• What to do if the trach tube is difficult to replace
  • When to provide manual ventilation using bag to trach tube, bag and mask to mouth, and mouth to mouth

We encourage our participant families in the Home Care Program to watch this video. Many of the children and youth in the Home Care Program rely on trachs and ventilators to breathe.

Please note that watching this video alone is not enough training to safely care for a child with a trach. Families should speak with their child’s doctors and care team about any questions or training needs.

For more information on how to safely care for a trach tube, you can visit Lurie’s Tracheostomy Care at Home webpage.

Free eHomeCare Course on How to Care for Children With A Trach

An updated free online course is available on how to care for children with trachs with or without a ventilator.

The eHomeCare program training is for:

  • Nurses working in home-based environments
  • Physicians
  • Respiratory therapists
  • Family members and caregivers of children with trachs with and without ventilators
  • Students from health professions

The course is available until Sept. 30, 2026.

Learners can use this course for initial training, an annual review or as an ongoing resource.

The course learning objectives are:

  • Describe best practices for providing day-to-day care for children with trachs with or without ventilators in the community
  • Explain how to manage emergency situations for children with trachs with or without ventilators in the community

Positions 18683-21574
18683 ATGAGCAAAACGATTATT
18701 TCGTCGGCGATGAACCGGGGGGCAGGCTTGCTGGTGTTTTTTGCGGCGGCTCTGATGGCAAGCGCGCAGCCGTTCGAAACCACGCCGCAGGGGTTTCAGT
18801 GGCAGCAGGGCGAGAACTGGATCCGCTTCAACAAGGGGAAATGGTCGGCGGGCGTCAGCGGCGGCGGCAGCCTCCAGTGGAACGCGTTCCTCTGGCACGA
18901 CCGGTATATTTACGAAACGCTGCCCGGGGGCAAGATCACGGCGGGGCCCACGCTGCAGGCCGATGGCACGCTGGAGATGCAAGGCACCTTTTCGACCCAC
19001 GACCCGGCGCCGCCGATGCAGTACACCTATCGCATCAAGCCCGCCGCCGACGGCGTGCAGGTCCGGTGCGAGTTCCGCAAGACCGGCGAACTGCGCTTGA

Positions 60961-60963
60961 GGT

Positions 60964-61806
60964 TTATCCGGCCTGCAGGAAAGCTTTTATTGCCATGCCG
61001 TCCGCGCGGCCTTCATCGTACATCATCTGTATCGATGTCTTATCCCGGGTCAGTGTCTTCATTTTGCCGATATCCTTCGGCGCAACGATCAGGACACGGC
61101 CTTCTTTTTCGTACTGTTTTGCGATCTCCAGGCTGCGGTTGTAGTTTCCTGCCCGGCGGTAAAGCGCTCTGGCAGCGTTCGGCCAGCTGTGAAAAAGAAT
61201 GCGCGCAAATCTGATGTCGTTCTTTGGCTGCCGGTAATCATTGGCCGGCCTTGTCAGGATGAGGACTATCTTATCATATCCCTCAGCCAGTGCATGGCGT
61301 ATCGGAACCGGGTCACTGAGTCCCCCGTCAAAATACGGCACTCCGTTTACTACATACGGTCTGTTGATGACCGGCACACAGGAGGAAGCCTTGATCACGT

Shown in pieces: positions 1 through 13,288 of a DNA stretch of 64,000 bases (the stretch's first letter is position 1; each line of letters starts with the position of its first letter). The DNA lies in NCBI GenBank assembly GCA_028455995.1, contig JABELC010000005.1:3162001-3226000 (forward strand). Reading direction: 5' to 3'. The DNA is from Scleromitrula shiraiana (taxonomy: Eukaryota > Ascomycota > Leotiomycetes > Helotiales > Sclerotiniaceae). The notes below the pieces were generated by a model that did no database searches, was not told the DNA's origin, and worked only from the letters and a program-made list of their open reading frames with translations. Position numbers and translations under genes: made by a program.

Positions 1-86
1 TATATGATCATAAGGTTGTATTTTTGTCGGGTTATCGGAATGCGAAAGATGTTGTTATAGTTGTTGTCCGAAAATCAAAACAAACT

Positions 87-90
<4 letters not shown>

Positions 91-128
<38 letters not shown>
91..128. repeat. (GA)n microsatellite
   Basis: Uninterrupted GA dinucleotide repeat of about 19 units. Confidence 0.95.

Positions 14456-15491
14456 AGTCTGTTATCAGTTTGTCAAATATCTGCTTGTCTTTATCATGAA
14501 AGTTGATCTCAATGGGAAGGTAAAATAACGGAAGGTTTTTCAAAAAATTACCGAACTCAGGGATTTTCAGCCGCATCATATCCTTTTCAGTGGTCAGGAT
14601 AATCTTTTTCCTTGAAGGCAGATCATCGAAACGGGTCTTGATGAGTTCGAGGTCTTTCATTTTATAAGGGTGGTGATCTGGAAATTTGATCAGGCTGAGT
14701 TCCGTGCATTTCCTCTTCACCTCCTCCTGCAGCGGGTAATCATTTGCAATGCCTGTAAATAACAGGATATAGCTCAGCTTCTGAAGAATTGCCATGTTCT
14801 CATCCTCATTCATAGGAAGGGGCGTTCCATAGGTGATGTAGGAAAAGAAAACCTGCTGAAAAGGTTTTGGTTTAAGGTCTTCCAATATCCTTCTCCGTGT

• Report an increase in confidence when caring for children with trachs with or without ventilators in the community
  • Describe the roles and responsibilities of members of the healthcare team.

Free continuing education credits are available.

If you have trouble enrolling in the course or need help, please email

Again, please note that families should speak with their child’s doctors and care team about any questions or training needs for their child with a trach.

Our participant families can also contact their DSCC Care Coordinator with questions.

Leadership and Education Opportunity for Caregivers Living with Complex Medical Needs

May 12th, 2023

Camden Coalition logo

National Consumer Scholars can develop leadership skills and share their experiences to help improve care and services for people with complex health and social needs

A leadership development program is available for caregivers and advocates who live with and/or care for someone with complex medical needs.

The Camden Coalition is accepting applications for its 2023-24 National Consumer Scholars program.

In the National Consumer Scholars program, caregivers and advocates can take part in peer-led leadership development activities. They play an active role in the coalition’s annual conference and bring lessons back to their local communities. Consumer Scholars also work alongside Camden Coalition staff to develop and inform the complex care field.